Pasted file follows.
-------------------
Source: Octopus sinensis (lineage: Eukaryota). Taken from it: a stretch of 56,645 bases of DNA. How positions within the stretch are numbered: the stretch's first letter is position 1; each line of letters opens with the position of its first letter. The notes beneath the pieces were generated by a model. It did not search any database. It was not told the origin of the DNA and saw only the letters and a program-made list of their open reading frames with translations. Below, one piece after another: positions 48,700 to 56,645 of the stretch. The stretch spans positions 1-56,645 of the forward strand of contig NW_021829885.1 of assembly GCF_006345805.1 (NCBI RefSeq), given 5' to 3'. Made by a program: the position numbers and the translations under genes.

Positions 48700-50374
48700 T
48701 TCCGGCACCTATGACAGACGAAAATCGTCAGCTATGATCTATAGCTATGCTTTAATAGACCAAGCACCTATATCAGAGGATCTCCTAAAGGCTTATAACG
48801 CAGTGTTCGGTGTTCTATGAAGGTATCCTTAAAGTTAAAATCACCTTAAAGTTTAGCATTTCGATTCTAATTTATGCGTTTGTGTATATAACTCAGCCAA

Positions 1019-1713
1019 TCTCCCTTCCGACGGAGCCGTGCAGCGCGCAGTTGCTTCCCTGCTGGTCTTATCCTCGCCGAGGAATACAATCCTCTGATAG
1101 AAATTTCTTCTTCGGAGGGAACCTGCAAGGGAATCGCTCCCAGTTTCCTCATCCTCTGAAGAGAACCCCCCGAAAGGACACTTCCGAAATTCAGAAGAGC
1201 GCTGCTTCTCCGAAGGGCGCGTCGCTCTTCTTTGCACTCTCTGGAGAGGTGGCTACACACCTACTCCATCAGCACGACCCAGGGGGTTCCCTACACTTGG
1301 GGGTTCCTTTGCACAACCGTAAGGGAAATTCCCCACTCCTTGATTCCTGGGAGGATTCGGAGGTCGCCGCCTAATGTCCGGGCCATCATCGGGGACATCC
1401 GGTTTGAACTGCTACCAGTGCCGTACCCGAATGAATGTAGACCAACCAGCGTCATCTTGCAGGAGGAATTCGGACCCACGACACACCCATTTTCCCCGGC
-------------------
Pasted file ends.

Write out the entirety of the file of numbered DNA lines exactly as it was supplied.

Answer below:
Source: Octopus sinensis (lineage: Eukaryota). Taken from it: a stretch of 56,645 bases of DNA. How positions within the stretch are numbered: the stretch's first letter is position 1; each line of letters opens with the position of its first letter. The notes beneath the pieces were generated by a model. It did not search any database. It was not told the origin of the DNA and saw only the letters and a program-made list of their open reading frames with translations. Below, one piece after another: positions 48,700 to 56,645 of the stretch. The stretch spans positions 1-56,645 of the forward strand of contig NW_021829885.1 of assembly GCF_006345805.1 (NCBI RefSeq), given 5' to 3'. Made by a program: the position numbers and the translations under genes.

Positions 48700-50374
48700 T
48701 TCCGGCACCTATGACAGACGAAAATCGTCAGCTATGATCTATAGCTATGCTTTAATAGACCAAGCACCTATATCAGAGGATCTCCTAAAGGCTTATAACG
48801 CAGTGTTCGGTGTTCTATGAAGGTATCCTTAAAGTTAAAATCACCTTAAAGTTTAGCATTTCGATTCTAATTTATGCGTTTGTGTATATAACTCAGCCAA

Positions 1019-1713
1019 TCTCCCTTCCGACGGAGCCGTGCAGCGCGCAGTTGCTTCCCTGCTGGTCTTATCCTCGCCGAGGAATACAATCCTCTGATAG
1101 AAATTTCTTCTTCGGAGGGAACCTGCAAGGGAATCGCTCCCAGTTTCCTCATCCTCTGAAGAGAACCCCCCGAAAGGACACTTCCGAAATTCAGAAGAGC
1201 GCTGCTTCTCCGAAGGGCGCGTCGCTCTTCTTTGCACTCTCTGGAGAGGTGGCTACACACCTACTCCATCAGCACGACCCAGGGGGTTCCCTACACTTGG
1301 GGGTTCCTTTGCACAACCGTAAGGGAAATTCCCCACTCCTTGATTCCTGGGAGGATTCGGAGGTCGCCGCCTAATGTCCGGGCCATCATCGGGGACATCC
1401 GGTTTGAACTGCTACCAGTGCCGTACCCGAATGAATGTAGACCAACCAGCGTCATCTTGCAGGAGGAATTCGGACCCACGACACACCCATTTTCCCCGGC